Can WWE Save Their Tag Team Division?

Where did it all go wrong?

Rey Mysterio & Dominik
Source: WWE

WWE have been giving the history of their Tag Team division a lot of attention on social media with the 50th anniversary of the original WWE Tag Team championships coming later this week. Throughout the week, WWE have put the spotlight on their respective current champions, with each brand’s title holders defending against some stiff competition.

Tag wrestling in its purest form is a thing of beauty, and in the past WWE have done a great job of putting together some excellent examples of 2v2 action. Just take a look back through the litany of matches between the likes of American Alpha, The Revival, DIY and The Undisputed Era and you’ll be treated to some of the best tag wrestling of all time, and that’s no hyperbole. However, despite the renowned success of NXT’s division, the main roster’s tag division remains in a state of ruin, a far cry from tag teams of old.

The WWE Universe have little to no interest in the stagnant Tag Championship scenes, with the belts being passed around between teams with no real effect. Whenever there’s been a slight glimmer of hope from a newfound team or NXT call-up, it’s soon been put to rest by tedious booking or a general lack of inspired feuds.

Where in the past there was a steady rotation between a wide variety of different tag teams, each with their own defining characteristics and individual fanbases, now there’s only a small handful of established teams that remain feuding against one another for the best part of the year. The fans are given no reason to care or get behind these teams, as they’re afforded barely any screen time to demonstrate their personalities.

Occasionally, a duo might manage to get themselves over to the point where they’re awarded more than just the standard 10 minute segment, but even this ultimately leads to them falling into meaningless 50-50 booking scenarios and towards the familiar apathy from the fans in attendance. The most recent example being The Street Profits, a team that originally seemed to be generating some momentum with their eclectic backstage promos and eventually their first RAW Tag Championship victory just before WrestleMania 36.

Perhaps if it weren’t for the pandemic, Dawkins and Ford might have been featured a little more prominently than they were, siding with whichever babyface was in the running for the WWE Championship and building on their connection with the audience to become one of the most marketable acts on the card, however now they’ve fallen so behind with a handful of significant losses to their name, there’s not much left to recover.

Similarly, the recently reunited Viking Raiders have also fallen by the wayside, despite their initial monster run upon their return. Erik & Ivar returned to pick up a couple of convincing victories on RAW, poising themselves for a future opportunity against current RAW champs, AJ Styles & Omos; it has now been six weeks since their last televised appearance. What happened? Did they step on the wrong persons toes backstage? Whichever excuse WWE are going to fall on, this has done no favours for the former RAW & NXT Tag champions as they attempt to once again find their feet in the ailing division.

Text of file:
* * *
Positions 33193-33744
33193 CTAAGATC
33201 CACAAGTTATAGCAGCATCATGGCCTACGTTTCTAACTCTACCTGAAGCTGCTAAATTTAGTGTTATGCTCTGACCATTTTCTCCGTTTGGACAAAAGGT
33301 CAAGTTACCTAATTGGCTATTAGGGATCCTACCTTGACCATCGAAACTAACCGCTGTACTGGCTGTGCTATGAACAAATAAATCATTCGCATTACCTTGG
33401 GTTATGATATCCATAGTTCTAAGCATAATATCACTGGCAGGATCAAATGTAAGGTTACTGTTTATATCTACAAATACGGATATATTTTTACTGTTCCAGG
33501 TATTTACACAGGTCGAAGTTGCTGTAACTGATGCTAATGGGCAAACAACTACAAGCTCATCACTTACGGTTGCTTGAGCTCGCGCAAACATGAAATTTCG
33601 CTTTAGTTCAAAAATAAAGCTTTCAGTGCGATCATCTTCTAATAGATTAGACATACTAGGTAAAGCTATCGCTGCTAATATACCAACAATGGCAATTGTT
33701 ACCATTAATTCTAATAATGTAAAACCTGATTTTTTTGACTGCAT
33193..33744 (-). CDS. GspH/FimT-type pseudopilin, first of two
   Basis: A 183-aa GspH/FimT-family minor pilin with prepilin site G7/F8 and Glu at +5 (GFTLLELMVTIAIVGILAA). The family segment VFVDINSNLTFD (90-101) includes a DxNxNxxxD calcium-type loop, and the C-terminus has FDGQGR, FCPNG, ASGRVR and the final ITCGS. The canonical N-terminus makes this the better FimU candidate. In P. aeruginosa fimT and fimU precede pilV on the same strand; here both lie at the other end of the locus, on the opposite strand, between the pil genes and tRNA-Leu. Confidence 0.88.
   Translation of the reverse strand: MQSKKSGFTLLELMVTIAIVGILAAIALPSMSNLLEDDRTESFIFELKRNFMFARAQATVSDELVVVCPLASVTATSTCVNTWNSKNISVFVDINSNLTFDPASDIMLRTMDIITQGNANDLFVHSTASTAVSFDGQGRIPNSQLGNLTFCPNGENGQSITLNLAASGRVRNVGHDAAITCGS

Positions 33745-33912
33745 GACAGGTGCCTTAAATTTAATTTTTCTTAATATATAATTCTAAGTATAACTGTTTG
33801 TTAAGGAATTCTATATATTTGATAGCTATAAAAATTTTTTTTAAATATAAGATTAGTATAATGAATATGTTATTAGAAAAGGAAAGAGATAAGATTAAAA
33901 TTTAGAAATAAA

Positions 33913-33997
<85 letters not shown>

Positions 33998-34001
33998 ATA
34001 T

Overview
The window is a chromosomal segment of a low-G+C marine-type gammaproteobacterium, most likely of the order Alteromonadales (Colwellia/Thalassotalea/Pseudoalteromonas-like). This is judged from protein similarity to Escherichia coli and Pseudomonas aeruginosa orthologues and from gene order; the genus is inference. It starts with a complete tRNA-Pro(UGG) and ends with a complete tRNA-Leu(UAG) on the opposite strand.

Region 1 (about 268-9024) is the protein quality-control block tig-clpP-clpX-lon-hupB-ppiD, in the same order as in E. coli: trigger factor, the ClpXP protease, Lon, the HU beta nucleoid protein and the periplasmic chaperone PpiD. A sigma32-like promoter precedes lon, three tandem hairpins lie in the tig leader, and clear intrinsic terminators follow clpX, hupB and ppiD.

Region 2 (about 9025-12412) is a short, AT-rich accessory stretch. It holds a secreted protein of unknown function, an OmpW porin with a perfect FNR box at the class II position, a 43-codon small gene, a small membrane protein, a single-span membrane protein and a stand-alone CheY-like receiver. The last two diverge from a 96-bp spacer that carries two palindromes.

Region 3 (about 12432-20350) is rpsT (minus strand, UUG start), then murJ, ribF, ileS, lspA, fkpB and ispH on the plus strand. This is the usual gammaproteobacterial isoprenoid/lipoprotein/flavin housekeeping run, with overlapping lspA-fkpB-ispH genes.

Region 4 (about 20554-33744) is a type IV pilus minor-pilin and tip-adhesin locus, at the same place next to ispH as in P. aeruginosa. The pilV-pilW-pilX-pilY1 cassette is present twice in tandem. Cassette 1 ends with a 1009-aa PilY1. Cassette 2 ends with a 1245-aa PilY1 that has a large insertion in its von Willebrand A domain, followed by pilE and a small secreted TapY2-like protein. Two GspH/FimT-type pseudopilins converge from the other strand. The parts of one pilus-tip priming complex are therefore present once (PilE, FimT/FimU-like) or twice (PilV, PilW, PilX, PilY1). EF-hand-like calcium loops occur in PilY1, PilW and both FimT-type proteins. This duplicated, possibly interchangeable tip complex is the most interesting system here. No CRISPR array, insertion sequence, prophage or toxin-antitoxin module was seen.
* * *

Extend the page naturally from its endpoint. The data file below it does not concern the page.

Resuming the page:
Aside from random ragtag duos such as Elias & Jaxson Ryker, Dolph Ziggler & Robert Roode and the main-event tandem of Randy Orton & Riddle, there’s really not much going for either of the two main roster divisions. Fans have no pairings to gravitate towards, and if there’s no teams to really care about, or significant matches for that matter, what’s the point of having a division at all?

Bigger moments like the first-ever Father/Son Tag Champions being crowned have been completely squandered, where Rey and Dominik’s win could have easily made for a spectacular WrestleMania highlight. Any Tag Title seems so second-rate compared to more memorable title wins by the likes of Booker T & Goldust and Team Hell No, the belts are merely props for the flavours of the month to carry around with them as an excuse to be on television.

So, the question is: can WWE save their Tag Team division? After reviewing the two main roster shows, the short answer is no, there doesn’t seem to be any quick fix for the awful state of affairs. Without any meaningful, consistent booking, the WWE Universe will fail to look at the current roster of tag teams with any fondness, they will simply be filler in the three hours of equally monotonous content.

It’s a real shame considering the sheer amount of talent that have been made available to WWE on their main roster, with teams such as the aforementioned NXT Tag champions and more mainstream acts like The New Day, The Bar and The Good Brothers. If WWE actually put some effort into building the range of teams they currently have signed to their main roster, then there’s a chance that they could verge on the success of the Attitude Era. Just picture a well-booked Viking Raiders, Street Profits, Usos and New Day in a match akin to the TLC encounters between The Hardys, Dudleys and Edge & Christian. It would be insane.

As a huge fan of tag wrestling as a genre, it pains me to sit there and watch WWE continue down this sinkhole, if they truly are celebrating the 50 year history of tag wrestling in WWE, then they need to hit the reboot button and completely overhaul their booking system. All it will take it a little more time and effort into the storylines, and allow the duos some more screen time to show off what they can do without any creative limits.

But of course, this is WWE we’re talking about, so I’m not holding my breath.

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